We’ve all become acutely aware of “fake news,” but whereas some news is clearly either made up or based on half-truths, other news may be technically accurate but still leaves you rubbing your forehead with the palms of your hands repeatedly muttering “Why, why, why, why, why?”
For instance, last week, UK news site the Metro ran a headline, “Is giraffe milk the new superfood?” Here’s the “saved you a click” answer to that question: Metro, what on Earth are you talking about?!
First off, yes, some research has shown that giraffe milk may be healthier than cow’s milk. The Metro cites a study from (cough) 1962 that showed that though many vitamin levels in giraffe’s milk were the same as those in cow’s milk, the levels of vitamin A, vitamin B12 and nicotinic acid were all higher in giraffe milk. Meanwhile, giraffe milk is much higher in fat than cow’s milk – 12.5 percent compared to 3.5 percent. All that fat might sound like a turnoff, but recent research has shown that higher levels of dairy fat can also lead to a lower risk of diabetes. Oh, and more good news: In 2008, giraffe milk was determined to be kosher. Mazel tov.
These findings are all very “good,” but are they “super”? I would venture to say no. If you’re looking to get a little bit of extra vitamin B12 in your system, you’re probably better off taking a vitamin supplement over milking a giraffe, because – oh yeah – milking a giraffe is not easy! In fact, the Metro straight up admits, “When it comes to a giraffe, it would be almost impossible to get one to stand still long enough to be milked – let alone enough to set up a profitable business. The giraffes that have been milked have been milked under controlled conditions by scientists.” Yes, one of the biggest things preventing giraffe milk from becoming the next big superfood is that it’s nearly impossible to get your hands on giraffe milk. The Metro couldn’t even find any proof of anyone selling giraffe milk anywhere. You know what else I heard is a superfood? The soil on Halley’s Comet. Good luck chowing down.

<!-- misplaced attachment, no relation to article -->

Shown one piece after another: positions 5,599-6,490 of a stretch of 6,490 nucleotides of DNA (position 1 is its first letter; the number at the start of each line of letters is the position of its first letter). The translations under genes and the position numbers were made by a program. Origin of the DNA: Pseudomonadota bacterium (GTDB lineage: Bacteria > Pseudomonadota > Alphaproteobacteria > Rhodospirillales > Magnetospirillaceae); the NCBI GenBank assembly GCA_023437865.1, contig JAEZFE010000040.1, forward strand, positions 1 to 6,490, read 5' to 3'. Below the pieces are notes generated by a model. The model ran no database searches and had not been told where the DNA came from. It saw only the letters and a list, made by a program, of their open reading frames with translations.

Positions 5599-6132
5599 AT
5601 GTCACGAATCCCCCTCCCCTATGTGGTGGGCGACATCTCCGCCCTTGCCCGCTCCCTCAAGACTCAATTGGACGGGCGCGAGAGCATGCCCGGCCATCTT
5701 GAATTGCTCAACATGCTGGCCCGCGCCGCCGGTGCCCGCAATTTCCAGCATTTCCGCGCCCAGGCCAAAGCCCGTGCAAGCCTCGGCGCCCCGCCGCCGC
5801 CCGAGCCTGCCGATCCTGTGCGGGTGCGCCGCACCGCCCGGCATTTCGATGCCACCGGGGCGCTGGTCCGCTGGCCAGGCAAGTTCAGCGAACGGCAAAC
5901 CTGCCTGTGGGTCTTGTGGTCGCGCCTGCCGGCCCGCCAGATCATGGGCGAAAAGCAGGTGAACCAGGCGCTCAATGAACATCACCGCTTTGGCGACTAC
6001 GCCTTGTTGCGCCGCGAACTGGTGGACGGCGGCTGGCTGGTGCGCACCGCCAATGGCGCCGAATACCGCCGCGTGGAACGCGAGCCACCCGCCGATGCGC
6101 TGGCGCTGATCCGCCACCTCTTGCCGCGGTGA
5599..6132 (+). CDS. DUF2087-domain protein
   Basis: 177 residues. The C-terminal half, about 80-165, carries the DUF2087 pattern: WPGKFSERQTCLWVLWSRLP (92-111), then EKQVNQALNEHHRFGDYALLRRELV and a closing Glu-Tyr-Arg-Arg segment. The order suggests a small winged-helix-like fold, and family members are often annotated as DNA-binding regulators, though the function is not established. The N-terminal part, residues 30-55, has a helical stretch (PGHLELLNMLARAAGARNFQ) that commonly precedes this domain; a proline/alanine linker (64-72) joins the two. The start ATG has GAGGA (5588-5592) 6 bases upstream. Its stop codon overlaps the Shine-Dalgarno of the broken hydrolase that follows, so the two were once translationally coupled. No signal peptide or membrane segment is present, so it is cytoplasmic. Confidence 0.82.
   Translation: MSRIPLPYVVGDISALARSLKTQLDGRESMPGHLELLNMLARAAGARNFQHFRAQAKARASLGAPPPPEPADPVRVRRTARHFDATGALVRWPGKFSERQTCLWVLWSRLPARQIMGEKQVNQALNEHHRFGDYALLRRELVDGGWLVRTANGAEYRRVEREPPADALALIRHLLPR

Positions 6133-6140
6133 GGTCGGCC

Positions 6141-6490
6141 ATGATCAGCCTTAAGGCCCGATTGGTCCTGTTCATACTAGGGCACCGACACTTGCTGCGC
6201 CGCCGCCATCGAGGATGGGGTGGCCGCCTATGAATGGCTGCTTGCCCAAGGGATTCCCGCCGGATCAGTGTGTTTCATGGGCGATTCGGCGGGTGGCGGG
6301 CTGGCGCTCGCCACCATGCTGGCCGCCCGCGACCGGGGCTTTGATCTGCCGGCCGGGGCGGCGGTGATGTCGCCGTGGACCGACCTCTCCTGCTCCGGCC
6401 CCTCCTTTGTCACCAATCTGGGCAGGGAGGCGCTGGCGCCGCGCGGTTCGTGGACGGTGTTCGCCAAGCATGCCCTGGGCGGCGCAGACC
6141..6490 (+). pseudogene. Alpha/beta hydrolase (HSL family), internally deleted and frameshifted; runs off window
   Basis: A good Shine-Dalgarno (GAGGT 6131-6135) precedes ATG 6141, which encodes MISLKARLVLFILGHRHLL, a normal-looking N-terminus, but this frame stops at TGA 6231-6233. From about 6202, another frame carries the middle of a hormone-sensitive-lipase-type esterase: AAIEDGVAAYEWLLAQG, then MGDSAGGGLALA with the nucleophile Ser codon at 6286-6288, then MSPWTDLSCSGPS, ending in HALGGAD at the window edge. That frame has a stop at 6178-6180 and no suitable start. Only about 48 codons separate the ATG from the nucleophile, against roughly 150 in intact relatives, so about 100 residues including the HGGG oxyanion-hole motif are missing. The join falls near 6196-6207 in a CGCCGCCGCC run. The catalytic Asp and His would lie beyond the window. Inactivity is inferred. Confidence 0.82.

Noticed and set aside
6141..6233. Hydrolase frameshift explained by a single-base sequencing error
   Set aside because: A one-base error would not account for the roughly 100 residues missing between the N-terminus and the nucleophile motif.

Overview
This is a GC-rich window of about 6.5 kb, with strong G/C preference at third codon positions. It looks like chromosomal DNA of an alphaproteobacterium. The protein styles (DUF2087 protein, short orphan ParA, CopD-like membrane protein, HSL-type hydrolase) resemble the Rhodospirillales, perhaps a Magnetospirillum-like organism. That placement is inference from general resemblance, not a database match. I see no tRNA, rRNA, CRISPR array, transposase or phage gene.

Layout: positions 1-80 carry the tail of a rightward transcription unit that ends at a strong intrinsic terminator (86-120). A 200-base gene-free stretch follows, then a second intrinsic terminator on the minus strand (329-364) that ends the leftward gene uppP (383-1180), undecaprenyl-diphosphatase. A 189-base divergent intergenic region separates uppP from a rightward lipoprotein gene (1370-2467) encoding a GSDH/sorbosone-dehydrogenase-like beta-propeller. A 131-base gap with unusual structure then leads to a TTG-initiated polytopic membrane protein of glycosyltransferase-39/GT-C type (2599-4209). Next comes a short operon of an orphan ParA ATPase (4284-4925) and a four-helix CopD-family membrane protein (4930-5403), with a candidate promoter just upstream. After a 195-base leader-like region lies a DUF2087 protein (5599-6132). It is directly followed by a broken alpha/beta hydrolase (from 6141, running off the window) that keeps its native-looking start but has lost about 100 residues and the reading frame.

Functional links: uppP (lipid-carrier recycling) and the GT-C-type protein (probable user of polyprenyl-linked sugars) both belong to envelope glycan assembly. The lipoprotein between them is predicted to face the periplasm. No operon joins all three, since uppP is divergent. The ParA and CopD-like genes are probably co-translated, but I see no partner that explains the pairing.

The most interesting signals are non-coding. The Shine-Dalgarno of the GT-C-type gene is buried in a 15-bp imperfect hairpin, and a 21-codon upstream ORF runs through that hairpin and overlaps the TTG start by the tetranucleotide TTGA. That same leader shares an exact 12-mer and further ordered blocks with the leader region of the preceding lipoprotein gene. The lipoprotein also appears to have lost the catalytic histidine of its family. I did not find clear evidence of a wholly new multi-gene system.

So what’s with all this giraffe milk superfood chatter? Well, according to the Metro, “Google searches for ‘Can you milk a giraffe?’ are on the rise.” Again, this fact is true(ish). Google Trends shows that the phrase has hit a peak of a 100 searches this month compared to the previous high of a whopping 81 searches in March 2016. However, this rise in traffic may have little to do with giraffe milk at all. Instead, it may stem from an old Skittles commercial featuring a Jamaican man milking a rainbow-eating giraffe for Skittles. This advert has recently been running on TV again, which could explain the uptick in the bizarre search phrase. Hey, maybe Skittles is the next big superfood? I wonder if they have more Vitamin A than Starbursts?
Meanwhile, forget about giraffe milk. Giraffes have a bigger problem worth discussing. As the Smithsonian pointed out this past December, giraffes have recently been added to the list of threatened species. Maybe instead of pining for their milk, society could start tackling that problem instead.